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Mini-military tattoo marches into city's annual calendar

FREE mini-Tattoo performances are set to become an annual fixture in Princes Street Gardens, it was revealed today.

The hour-long performances at the Ross Bandstand were enjoyed by thousands of people when Tattoo organisers piloted the scheme last year.

Two more performances are planned this year and organisers hope to make the free shows a regular feature.

The main event on the Castle Esplanade sold out in record time this year, with every one of the 208,848 tickets snapped up by the end of March.

The specially arranged lunchtime shows in Princes Street Gardens, funded through sponsorship from the Royal Bank of Scotland, are billed as taking the "Tattoo to the people".

The King's Guard from Norway, the Trinidad and Tobago Defence Force Steel Orchestra - which has wowed audiences across the globe - and the Bands & Bugles of the Light Division are all set to make special appearances at the Ross Bandstand on August 17 and 24.

Lord Provost Lesley Hinds said she was "absolutely delighted" to see the mini-Tattoos on this year's line-up.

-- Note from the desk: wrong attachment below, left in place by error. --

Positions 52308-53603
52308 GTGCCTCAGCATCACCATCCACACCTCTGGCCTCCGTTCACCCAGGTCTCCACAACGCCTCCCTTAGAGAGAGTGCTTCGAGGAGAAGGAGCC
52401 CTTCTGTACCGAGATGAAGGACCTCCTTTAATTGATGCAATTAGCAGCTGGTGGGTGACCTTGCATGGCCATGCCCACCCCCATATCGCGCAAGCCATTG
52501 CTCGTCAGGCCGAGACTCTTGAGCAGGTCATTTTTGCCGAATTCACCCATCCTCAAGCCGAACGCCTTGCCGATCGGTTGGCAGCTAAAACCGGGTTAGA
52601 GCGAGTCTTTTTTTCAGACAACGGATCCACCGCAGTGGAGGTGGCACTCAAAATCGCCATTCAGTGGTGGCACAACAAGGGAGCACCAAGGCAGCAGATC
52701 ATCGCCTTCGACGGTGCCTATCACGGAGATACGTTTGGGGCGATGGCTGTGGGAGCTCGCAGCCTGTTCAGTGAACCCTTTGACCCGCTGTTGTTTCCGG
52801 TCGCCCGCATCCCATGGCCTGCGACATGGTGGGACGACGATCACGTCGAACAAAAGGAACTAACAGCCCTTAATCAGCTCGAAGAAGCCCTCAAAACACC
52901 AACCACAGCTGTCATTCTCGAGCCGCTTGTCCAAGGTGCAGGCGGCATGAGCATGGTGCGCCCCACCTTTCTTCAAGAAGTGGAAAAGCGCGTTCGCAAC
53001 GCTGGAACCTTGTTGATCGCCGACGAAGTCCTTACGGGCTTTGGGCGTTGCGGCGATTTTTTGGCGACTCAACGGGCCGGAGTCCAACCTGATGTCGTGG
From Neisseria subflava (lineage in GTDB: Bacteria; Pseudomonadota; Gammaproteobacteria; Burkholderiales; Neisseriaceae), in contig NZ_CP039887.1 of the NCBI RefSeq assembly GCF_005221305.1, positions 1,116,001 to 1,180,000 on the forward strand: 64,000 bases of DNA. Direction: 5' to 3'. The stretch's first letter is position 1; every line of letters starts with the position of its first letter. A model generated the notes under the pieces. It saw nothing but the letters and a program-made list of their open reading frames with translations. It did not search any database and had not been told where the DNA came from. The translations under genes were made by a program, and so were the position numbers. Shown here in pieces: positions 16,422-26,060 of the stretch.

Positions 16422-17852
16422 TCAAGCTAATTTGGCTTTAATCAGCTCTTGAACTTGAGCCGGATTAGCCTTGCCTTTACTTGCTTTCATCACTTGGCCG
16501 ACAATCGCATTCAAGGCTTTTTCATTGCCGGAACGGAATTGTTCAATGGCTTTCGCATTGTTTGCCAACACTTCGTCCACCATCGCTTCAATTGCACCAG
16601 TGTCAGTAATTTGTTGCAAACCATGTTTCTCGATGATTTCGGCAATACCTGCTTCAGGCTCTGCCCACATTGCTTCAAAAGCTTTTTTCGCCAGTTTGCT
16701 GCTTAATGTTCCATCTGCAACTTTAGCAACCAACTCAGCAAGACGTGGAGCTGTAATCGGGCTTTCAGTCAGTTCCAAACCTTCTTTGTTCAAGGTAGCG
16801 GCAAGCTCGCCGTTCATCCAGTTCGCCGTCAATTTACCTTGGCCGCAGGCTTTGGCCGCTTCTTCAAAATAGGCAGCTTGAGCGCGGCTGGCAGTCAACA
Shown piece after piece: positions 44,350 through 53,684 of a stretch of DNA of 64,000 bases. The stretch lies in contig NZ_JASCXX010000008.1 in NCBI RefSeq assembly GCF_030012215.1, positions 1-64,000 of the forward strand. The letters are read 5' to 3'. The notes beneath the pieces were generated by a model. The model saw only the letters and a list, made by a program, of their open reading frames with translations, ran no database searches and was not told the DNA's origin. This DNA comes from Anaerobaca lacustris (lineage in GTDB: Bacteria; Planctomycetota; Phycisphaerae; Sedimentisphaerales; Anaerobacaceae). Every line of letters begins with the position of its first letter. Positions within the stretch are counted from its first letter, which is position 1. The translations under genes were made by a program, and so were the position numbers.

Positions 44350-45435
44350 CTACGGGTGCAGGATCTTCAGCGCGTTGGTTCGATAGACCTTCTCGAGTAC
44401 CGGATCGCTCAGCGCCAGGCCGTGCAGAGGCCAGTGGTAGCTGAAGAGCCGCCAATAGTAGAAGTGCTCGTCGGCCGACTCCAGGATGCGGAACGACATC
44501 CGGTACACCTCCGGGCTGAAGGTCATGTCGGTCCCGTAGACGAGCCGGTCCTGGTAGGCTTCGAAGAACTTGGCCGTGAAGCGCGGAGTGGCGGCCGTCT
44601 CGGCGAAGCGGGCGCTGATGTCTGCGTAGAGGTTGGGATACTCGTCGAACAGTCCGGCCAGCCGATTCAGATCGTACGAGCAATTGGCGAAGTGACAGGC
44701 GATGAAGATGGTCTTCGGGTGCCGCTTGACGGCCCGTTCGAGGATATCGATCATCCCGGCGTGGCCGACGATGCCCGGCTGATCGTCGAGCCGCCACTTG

"They were extremely successful last year," she said. "It gives the opportunity for people who perhaps can't get tickets for the Tattoo, and also for local people, to get a flavour of what it is like."

She added that she thought the choice of venue was inspired.

"With the Ross Bandstand, the audience is able to get a lot closer to the performers than at the Esplanade, so there's something quite intimate about that setting. I already have the date in my diary."

Tattoo producer Brigadier Melville Jameson said he felt sure the events would match up to last year's success.

"We had huge audiences, with thousands of people cramming into the Gardens to watch the free shows," he said. "There were a lot of families with children there - you could see lots of prams. It was a lovely atmosphere."

Brigadier Jameson admitted to having had initial doubts about the suitability of the Princes Street Gardens site.

"I had thought the Ross Bandstand would be a big turn-off but it has proved to be an excellent way of taking the Tattoo to the people without paying," he said. "This is why we got into the Princes Street Gardens idea."

Full details of the programme for this year's Tattoo, which runs from August 5 to 27, will be announced tomorrow.

Brigadier Jameson said an especially poignant highlight would be the sight of the massed pipes and drums of the six Scottish regiments marching together before their are merged.

"It will be the first and last time that the Pipes and Drums of The Royal Scots, The Black Watch, The King's Own Scottish Borderers, The Highlanders, The Royal Highland Fusiliers and The Argyll & Sutherland Highlanders march shoulder-to-shoulder across The Castle esplanade," said Brigadier Jameson.

This year's Tattoo is set to be centred around a special celebration of the Royal Navy, and will primarily commemorate the 200th anniversary of the Battle of Trafalgar.

 
 
 

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